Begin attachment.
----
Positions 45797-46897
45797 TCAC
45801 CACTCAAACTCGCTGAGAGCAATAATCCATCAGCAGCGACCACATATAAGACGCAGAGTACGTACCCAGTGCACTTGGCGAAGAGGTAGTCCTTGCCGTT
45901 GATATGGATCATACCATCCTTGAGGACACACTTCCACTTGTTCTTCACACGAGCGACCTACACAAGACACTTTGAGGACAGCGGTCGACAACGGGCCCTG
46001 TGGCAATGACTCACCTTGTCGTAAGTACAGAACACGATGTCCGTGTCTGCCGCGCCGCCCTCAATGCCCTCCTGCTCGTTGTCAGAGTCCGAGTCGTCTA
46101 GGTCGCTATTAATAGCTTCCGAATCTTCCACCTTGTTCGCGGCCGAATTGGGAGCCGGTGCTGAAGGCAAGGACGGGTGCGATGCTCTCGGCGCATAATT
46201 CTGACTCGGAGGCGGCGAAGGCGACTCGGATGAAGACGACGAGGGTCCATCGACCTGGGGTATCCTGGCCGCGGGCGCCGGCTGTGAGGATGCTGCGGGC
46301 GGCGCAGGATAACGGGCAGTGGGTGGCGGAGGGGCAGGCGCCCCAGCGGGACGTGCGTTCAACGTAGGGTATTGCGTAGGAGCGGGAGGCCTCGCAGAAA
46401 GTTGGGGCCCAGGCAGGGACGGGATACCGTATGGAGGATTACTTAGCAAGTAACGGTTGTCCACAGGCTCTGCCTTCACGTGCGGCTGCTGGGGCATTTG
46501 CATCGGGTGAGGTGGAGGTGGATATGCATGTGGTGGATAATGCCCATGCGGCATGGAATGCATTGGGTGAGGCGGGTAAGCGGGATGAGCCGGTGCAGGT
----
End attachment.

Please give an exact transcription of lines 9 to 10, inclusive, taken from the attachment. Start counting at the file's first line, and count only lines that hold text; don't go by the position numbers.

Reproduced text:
46401 GTTGGGGCCCAGGCAGGGACGGGATACCGTATGGAGGATTACTTAGCAAGTAACGGTTGTCCACAGGCTCTGCCTTCACGTGCGGCTGCTGGGGCATTTG
46501 CATCGGGTGAGGTGGAGGTGGATATGCATGTGGTGGATAATGCCCATGCGGCATGGAATGCATTGGGTGAGGCGGGTAAGCGGGATGAGCCGGTGCAGGT